the mandate being considered a tax, precisely because the Anti-Injunction Act would force the Court to throw out the entire case.
So according to the law, if the health insurance mandate is only constitutional under Congress's power to tax, then one of the two follows from that:
- The mandate is unconstitutional under the Commerce Clause.
- The Court cannot render a decision on the mandate, because it is a tax that no one has had to pay yet.
From a practical perspective, of course, it matters little whether Obamacare is upheld under the Commerce Clause or the power to levy taxes. The result either way is that the federal government is granted nearly unlimited power to control the lives and restrict the freedoms of the American people. Chief Justice Roberts uses the analogy in his opinion of theoretical government mandates for the purchase of cars or broccoli. The Government argued that a health insurance mandate was different from a car or a broccoli mandate because "health insurance is not purchased for its own sake like a car or broccoli; it is a means of financing health-care consumption and covering universal risks." The Chief Justice points out that cars and broccoli aren't purchased for their own sake either. But if the mandate is permissible as a tax, then the federal government can use the tax code to require the purchase of cars, broccoli, a pack of gum, or any other product in the marketplace, regardless of the reason behind the purchase..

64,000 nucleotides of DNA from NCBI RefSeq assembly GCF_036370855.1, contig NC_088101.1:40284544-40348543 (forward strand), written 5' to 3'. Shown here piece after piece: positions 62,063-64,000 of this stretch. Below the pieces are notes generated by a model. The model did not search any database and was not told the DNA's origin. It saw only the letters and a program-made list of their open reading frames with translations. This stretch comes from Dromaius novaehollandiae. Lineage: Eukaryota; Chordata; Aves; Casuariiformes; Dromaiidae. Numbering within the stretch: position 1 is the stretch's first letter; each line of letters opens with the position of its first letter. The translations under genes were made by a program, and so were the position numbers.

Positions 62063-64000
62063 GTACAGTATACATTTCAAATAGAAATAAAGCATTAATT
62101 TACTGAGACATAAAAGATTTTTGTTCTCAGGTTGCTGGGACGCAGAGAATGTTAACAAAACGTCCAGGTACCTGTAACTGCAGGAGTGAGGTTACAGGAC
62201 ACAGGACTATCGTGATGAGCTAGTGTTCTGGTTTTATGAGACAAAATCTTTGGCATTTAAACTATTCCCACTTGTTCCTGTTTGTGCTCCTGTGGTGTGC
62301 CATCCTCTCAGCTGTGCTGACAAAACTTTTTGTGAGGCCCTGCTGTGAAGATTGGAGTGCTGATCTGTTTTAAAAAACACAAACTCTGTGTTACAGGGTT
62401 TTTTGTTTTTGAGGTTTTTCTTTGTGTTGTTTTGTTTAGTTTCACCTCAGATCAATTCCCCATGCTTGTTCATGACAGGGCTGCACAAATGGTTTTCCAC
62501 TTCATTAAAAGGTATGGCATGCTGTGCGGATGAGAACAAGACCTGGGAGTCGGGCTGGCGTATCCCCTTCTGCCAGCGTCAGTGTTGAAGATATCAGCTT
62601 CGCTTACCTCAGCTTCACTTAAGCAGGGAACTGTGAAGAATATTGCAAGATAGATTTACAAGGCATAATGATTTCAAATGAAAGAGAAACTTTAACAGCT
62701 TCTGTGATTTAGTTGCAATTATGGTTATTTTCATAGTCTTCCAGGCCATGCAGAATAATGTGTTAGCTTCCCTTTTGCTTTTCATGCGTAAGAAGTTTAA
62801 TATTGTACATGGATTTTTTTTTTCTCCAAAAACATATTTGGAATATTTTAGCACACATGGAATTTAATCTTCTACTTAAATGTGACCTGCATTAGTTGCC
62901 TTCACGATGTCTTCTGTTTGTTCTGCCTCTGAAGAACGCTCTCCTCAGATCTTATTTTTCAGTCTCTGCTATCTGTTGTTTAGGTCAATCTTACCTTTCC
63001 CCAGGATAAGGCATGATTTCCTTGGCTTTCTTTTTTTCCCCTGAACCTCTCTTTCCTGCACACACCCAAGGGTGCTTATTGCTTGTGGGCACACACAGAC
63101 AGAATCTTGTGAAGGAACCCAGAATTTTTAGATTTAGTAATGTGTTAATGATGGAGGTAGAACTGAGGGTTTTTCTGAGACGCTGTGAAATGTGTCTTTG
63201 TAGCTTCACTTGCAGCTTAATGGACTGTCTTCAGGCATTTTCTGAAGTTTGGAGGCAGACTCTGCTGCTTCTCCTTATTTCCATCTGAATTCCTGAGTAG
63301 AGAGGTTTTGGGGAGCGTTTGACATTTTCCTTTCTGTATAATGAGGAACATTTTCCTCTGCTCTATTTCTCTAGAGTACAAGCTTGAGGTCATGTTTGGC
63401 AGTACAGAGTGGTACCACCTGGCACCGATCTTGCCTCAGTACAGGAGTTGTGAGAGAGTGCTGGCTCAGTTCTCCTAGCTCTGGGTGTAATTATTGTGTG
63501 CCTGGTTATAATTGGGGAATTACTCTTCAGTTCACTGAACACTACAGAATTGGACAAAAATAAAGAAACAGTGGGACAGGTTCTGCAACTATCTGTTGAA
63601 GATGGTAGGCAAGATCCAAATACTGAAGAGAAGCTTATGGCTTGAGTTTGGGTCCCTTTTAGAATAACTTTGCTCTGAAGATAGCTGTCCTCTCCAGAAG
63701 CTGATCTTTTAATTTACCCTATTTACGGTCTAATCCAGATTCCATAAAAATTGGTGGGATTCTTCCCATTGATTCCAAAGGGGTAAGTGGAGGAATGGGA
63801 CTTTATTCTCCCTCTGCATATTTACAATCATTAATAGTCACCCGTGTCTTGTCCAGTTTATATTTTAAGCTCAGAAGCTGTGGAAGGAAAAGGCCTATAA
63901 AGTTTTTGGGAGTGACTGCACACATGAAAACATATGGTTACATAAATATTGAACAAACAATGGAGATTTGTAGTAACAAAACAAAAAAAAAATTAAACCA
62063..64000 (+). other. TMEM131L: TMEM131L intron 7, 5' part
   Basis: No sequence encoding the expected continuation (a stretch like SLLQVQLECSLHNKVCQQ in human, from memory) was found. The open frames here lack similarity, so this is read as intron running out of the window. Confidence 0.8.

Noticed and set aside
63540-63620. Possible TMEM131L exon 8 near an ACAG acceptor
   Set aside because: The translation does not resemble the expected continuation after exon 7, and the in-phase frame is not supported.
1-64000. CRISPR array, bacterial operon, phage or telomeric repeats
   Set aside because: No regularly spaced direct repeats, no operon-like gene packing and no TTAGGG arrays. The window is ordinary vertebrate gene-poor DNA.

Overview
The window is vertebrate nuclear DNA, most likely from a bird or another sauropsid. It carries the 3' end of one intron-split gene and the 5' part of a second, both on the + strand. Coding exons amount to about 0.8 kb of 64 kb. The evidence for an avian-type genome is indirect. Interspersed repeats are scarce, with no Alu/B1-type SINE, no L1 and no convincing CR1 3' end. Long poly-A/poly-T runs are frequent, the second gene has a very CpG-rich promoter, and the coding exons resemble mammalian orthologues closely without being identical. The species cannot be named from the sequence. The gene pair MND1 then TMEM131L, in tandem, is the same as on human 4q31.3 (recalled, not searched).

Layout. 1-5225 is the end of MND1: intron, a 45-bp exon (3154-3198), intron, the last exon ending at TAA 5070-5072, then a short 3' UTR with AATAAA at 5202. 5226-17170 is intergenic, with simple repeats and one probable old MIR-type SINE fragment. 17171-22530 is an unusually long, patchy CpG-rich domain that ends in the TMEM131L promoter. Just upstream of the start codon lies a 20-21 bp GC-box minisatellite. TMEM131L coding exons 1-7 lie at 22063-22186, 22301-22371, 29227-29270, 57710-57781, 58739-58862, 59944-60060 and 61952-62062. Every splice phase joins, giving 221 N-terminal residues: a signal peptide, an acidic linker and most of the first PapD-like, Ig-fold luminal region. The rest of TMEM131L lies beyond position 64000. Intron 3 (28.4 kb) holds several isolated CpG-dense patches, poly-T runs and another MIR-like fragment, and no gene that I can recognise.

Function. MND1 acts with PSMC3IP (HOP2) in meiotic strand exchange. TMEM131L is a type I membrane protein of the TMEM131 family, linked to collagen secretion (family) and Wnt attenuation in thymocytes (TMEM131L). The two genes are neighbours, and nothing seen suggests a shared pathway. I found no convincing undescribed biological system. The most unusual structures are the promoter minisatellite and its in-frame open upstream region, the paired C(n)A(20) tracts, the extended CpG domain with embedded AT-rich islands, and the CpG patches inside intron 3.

With this decision, the Supreme Court has given the federal government a blank check to violate their Constitutional constraints, as long as they can call it a tax.
But if they're calling it a tax - which the Democrats seem to have no problem with, as long as they get their health care bill - the mandate's newfound status as a tax makes a liar out of our president, who repeatedly insisted that it was not a tax...but now is apparently willing to accept it as a tax if that means he wins the political victory. It really makes a double-liar out of the president, who also insisted that he would not be raising taxes on the middle-class. In fact, there are multiple tax increases
in Obamacare that would hit people across the economic spectrum - and these tax increases are in addition to the continuing increases in health insurance rates caused by the ever-increasing regulations imposed by Obama's health care bill.
It's time to send a message to Nancy Pelosi: you passed the bill, and we have found out what is in it. Obamacare is nothing more than an amalgamation of job-killing tax increases that will further squelch any hopes our nation has for an economic recovery, and freedom-killing regulations that will make health insurance more unaffordable for all Americans. In short: the Democrats' victory means defeat for America.
This gives a little perspective to the phrase "I hope he fails."